Funding for a new floating LNG terminal off Israel’s coast has been approved by the partners in the Leviathan gas field, the companies said on Tuesday, according to Reuters.
The expansion of the Leviathan field, which includes a new LNG terminal, will boost Leviathan’s production to allow for increased exports to Europe, which is looking to disentangle itself from the shackles of Russian energy.
The Leviathan field currently produces around 12 bcm per year, which is sold to Israel, Egypt, and Jordan. The partners in the Leviathan field have agreed to sink another $100 million into field developments, including a new floating LNG terminal in a move that the companies say will boost the field’s production to 21 bcm per year.
The partners have dedicated $45 million to expanding production and $51.5 million to preparing the floating LNG terminal, which is expected to have an annual capacity of 6.5 bcm.
Israel and Egypt have already signed an MOU to send Israeli gas through Egyptian LNG plants to the EU. The group has cautioned that it will still take three years from FID before gas starts flowing to Egypt’s LNG facilities, and the floating LNG part will follow that.
The partners in the project - which include NewMed, Chevron, and Ratio Energies - have estimated the recoverable gas in Leviathan at 22.9 TCF, hailing it as the largest natural gas reservoir in the Mediterranean and one of the largest producing assets in the region.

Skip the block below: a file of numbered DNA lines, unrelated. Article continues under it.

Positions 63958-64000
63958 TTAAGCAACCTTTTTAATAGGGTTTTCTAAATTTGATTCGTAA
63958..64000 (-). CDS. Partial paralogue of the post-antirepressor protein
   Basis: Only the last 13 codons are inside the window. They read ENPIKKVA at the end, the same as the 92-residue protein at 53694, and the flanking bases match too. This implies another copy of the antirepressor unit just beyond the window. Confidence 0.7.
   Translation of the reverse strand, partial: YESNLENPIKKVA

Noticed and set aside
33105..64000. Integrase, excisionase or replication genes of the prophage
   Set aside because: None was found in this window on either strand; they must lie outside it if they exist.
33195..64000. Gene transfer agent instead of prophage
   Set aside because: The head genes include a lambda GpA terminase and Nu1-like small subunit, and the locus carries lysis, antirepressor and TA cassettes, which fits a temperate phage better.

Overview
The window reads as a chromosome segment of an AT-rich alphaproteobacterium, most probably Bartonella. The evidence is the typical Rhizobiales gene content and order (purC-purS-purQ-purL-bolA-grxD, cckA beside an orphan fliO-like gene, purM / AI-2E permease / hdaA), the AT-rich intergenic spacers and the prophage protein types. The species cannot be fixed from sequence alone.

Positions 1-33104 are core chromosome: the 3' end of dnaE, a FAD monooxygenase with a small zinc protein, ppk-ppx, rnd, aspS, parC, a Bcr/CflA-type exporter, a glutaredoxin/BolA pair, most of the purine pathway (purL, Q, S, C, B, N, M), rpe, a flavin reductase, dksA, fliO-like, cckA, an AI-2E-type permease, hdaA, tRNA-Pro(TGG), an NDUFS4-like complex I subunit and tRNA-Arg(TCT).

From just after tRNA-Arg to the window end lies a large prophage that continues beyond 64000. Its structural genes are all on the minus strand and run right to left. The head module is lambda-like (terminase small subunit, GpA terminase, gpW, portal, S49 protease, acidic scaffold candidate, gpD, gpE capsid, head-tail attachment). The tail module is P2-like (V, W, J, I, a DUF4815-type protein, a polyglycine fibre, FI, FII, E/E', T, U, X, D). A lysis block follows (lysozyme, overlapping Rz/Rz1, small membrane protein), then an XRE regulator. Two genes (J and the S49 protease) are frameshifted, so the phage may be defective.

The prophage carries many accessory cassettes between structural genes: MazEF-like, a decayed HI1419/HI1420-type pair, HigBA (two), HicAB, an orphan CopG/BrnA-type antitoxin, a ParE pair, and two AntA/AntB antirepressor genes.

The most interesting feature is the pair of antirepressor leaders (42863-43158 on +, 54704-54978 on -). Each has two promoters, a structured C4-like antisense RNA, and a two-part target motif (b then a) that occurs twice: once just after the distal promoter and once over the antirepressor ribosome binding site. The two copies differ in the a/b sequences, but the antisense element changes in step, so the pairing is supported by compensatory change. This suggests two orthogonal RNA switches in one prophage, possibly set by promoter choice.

Over the last decade, Israel has become an energy exporter after several sizeable discoveries.
Prior to Russia’s invasion of Ukraine and the resulting sanctions on its energy products, Russia was the largest supplier of natural gas to the European Union, supplying roughly 40% of the EU’s demand in 2021.
By Julianne Geiger for Oilprice.com
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Currently the bulk of Israeli gas is piped to two Egyptian liquefaction plants on the Mediterranean to be converted to LNG and then exported either to the EU or the Asia-Pacific region along with Egyptian LNG.
Now the partners in the Leviathan field have agreed to sink $100 million into field development allocating $45 million to expand production capacity from the current 12 bcm (equivalent to 424 bcf) to 21 bcm (742 bcf) and $51.5 million to building a floating LNG terminal with an annual capacity of 6.5 bcm in three years from now. This could reduce the volumes of Israeli gas piped to Egypt for liquefaction.
The combined LNG that both Egypt and Israel currently export to the EU doesn’t exceed 13 million tons or 6.0% of Russian gas export to the EU in 2021.
Dr Mamdouh G Salameh
International Oil Economist
Global Energy Expert